Growing up in the Pacific Northwest, very near Idaho, we heard white supremacists and satanic worshippers were living no more than 20 miles from where we were. To my high school friends and I, it felt like an urban legend. Of course, it would have been a rural legend because, if they were actually there, they were living in a lightly populated area with lots of forested land.
In the 1980’s, the whole country learned at least part of it wasn’t a myth when people from the aryan nation and the order (not capitalized intentionally) assassinated a Jewish radio host, bombed a synagogue, robbed banks, and stole millions from armored vehicles. The aryan nations were recruiting heavily from prisons. They had parades through a nearby town.
It was in this climate that I firmly took my stand that I was in no way racist. I might add that, where I grew up, there were hardly any black or brown people. In my high school of 1200 students, there was one biracial guy who grew up in the area. I thought he was treated the same as everyone else, but how would I know? He probably did have to deal with name-calling or worse. There was a brother and sister who arrived mid year with beauti but they only lasted a week. There were a couple schools in the county with more diverse student bodies. I would’ve transferred to one of those if I was a black girl landing at my high school with no other black girls. Anyway, I guessed that’s what happened.
The university I attended was certainly more diverse than my high school, but that’s not saying anything. When far-right wingnuts stood on campus spewing their nonsense, I was one of the students who would gather around and argue. It was the mid 80’s and we were required to take a class from the list of multicultural offerings. I took an intro class in the Africana Studies program, part of the Department of Race and Culture Studies.
Following college graduation, I began my career as a teacher in Southern California. Obviously, I encountered a rich tapestry of colors and cultures as I explored south to San Diego and Tijuana, west to Santa Barbara, and east to Las Vegas. Being introduced to authentic Mexican and Asian cuisine was an eye opener!
So, imagine my surprise and shame when my implicit bias showed itself. One Saturday evening a few months after I moved to So Cal, a couple of friends from my hometown and I went to Westwood. Adjacent to the UCLA campus, there are lots of young people barhopping and checking out the wide variety of shops selling fun, odd, and risque wares. We were standing near a gyros stand, looking at the pictures and trying to decide if we should go for it. None of us had heard of gyros, let alone falafel!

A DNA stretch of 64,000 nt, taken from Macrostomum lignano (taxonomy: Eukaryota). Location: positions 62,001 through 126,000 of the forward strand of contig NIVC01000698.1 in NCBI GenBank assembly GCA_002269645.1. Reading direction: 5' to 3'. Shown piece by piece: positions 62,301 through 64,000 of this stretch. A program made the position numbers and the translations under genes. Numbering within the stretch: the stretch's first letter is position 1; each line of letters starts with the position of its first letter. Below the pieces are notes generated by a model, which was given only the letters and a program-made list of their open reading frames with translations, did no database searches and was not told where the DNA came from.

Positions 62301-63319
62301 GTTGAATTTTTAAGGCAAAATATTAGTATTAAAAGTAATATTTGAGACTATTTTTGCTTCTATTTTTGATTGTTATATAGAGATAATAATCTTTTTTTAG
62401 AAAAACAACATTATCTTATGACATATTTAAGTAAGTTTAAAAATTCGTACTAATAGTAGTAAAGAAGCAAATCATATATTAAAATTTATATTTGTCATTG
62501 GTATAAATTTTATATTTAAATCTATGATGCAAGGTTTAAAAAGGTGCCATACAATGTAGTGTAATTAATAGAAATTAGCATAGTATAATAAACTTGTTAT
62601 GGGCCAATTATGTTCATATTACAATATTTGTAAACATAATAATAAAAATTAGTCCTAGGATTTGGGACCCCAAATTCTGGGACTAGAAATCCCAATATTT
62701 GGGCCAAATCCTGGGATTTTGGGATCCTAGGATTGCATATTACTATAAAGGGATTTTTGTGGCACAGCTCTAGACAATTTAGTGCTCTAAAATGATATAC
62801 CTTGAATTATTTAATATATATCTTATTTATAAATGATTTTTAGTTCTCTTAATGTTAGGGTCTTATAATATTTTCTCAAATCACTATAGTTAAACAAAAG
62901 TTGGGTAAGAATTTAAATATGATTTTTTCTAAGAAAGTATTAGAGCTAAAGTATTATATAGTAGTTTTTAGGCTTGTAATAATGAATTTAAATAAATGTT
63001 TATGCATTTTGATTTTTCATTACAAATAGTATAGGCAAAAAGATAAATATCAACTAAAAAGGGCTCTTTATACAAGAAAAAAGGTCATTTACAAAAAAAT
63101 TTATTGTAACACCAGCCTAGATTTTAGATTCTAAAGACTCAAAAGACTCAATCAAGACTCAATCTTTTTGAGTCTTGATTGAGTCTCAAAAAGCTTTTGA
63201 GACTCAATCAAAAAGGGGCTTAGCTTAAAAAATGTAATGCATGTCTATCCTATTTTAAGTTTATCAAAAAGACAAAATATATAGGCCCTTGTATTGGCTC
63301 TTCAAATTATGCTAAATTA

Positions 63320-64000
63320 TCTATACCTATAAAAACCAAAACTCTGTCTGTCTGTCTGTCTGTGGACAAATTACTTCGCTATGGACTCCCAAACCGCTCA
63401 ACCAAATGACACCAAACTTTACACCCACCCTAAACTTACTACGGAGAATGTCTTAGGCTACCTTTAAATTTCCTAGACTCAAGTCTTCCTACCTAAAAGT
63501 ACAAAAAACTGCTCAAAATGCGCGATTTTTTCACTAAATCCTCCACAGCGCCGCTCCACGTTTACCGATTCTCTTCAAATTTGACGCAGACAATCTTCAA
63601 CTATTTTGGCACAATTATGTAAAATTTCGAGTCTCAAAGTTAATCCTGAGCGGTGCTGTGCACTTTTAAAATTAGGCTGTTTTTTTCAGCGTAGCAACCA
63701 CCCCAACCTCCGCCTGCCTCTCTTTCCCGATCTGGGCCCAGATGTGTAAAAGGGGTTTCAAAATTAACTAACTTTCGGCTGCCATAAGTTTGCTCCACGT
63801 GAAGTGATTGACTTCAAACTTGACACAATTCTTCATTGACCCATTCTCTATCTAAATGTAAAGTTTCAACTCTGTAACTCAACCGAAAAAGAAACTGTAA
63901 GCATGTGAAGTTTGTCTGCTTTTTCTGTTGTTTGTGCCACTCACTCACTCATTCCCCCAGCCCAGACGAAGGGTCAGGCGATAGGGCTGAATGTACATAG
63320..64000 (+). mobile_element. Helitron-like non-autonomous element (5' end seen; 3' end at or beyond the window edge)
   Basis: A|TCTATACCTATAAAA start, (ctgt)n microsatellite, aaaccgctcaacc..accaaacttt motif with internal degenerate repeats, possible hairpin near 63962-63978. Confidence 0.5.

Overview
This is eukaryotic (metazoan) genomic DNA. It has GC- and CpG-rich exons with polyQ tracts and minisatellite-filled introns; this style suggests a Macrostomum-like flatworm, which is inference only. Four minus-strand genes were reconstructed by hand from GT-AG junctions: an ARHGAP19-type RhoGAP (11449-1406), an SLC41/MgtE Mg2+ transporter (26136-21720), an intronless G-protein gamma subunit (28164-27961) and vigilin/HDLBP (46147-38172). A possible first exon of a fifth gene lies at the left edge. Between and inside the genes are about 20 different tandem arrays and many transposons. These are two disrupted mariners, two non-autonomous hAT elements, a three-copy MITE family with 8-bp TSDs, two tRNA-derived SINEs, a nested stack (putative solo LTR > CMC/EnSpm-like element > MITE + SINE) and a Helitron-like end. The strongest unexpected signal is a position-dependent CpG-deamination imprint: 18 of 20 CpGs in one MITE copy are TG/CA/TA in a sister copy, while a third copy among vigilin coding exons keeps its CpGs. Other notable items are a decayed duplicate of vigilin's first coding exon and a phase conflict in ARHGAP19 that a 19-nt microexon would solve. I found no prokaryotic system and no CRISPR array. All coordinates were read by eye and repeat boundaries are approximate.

There were lots of young, good-looking people driving very nice cars slowly around, cruising. I saw a beautiful, silver, convertible Porsche Carrera with two blacks guy in it. I thought, “Wonder who they stole that from?” My jaw dropped and I felt sick – at myself! My next thought was, “I am racist and I didn’t even know it!” They were probably students at UCLA, one of whom had a really, really nice car, not unlike many other young people enrolled there.
The realization came that I had lived most of my life in completely or predominantly white areas and I had accepted stereotypes of others, and it would require self-awareness and a desire to learn about the experiences of others to expose the implicit biases I harbored and dismiss them, replaced with understanding and curiosity.
I consider myself lucky to have lived a portion of my life in a very diverse county. Life was diverse – my students, coworkers, friends, neighbors. I formed close enough friendships with some people that I felt comfortable asking hard questions about how life looked for them and how they felt the effects of racism, both overt and systemic. One teacher friend talked about how she and her husband, both black, definitely had to jump through more hoops than others to secure a mortgage, having to pay more down, and the whole process taking forever. Another friend of mine lost her son who had been invited to come by a party, only to find he was the only black kid there. Some ignorant racists, probably Palmdale Peckerwoods, told him he didn’t belong. He tried to explain it was his friend’s house and he’d been invited, but they kicked him out and stabbed him. He died a block away, trying to leave. He bled out. He had just completed his first year of college and had come home one week earlier for summer break. I was in L.A. County when the cops who kicked the shit out of Rodney King were acquitted and riots broke out. Lots of people talked about race then.
My point is, we have all grown up with ideas or ways of doing things that are ingrained. Some of these things are no big deal, like when you’re a kid and you’re amazed that other families do things differently than yours. You had just assumed that everyone sat around the table for meals or you thought everybody eats in front of the television.
If we want to embrace this time, when millions around the world are crying out for racial equality and racial justice, we must each start by examining and owning our own implicit biases with an open mind and curiosity to learn what life is like for people of different colors and with cultures different than our own.
After seven years in Southern California, my husband and I moved back to my hometown. The lack of diversity was glaring, coming from one of the country’s major metropolitan centers. Over the years, the community has definitely become more diverse, but it might not feel that way to all of our neighbors.